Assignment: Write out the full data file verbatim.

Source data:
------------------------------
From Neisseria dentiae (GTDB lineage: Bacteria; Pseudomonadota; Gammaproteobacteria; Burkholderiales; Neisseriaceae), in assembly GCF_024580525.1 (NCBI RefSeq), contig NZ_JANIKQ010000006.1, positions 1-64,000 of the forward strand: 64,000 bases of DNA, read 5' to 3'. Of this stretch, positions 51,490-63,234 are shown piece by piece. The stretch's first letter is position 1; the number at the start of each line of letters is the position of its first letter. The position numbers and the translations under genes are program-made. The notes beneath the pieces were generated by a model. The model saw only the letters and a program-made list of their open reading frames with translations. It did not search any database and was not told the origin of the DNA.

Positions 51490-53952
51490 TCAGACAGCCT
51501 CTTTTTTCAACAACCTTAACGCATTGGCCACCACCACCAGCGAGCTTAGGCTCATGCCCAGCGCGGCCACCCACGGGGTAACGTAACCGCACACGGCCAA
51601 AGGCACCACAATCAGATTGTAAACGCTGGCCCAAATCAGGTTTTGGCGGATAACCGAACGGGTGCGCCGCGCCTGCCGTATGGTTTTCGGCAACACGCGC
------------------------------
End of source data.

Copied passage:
From Neisseria dentiae (GTDB lineage: Bacteria; Pseudomonadota; Gammaproteobacteria; Burkholderiales; Neisseriaceae), in assembly GCF_024580525.1 (NCBI RefSeq), contig NZ_JANIKQ010000006.1, positions 1-64,000 of the forward strand: 64,000 bases of DNA, read 5' to 3'. Of this stretch, positions 51,490-63,234 are shown piece by piece. The stretch's first letter is position 1; the number at the start of each line of letters is the position of its first letter. The position numbers and the translations under genes are program-made. The notes beneath the pieces were generated by a model. The model saw only the letters and a program-made list of their open reading frames with translations. It did not search any database and was not told the origin of the DNA.

Positions 51490-53952
51490 TCAGACAGCCT
51501 CTTTTTTCAACAACCTTAACGCATTGGCCACCACCACCAGCGAGCTTAGGCTCATGCCCAGCGCGGCCACCCACGGGGTAACGTAACCGCACACGGCCAA
51601 AGGCACCACAATCAGATTGTAAACGCTGGCCCAAATCAGGTTTTGGCGGATAACCGAACGGGTGCGCCGCGCCTGCCGTATGGTTTTCGGCAACACGCGC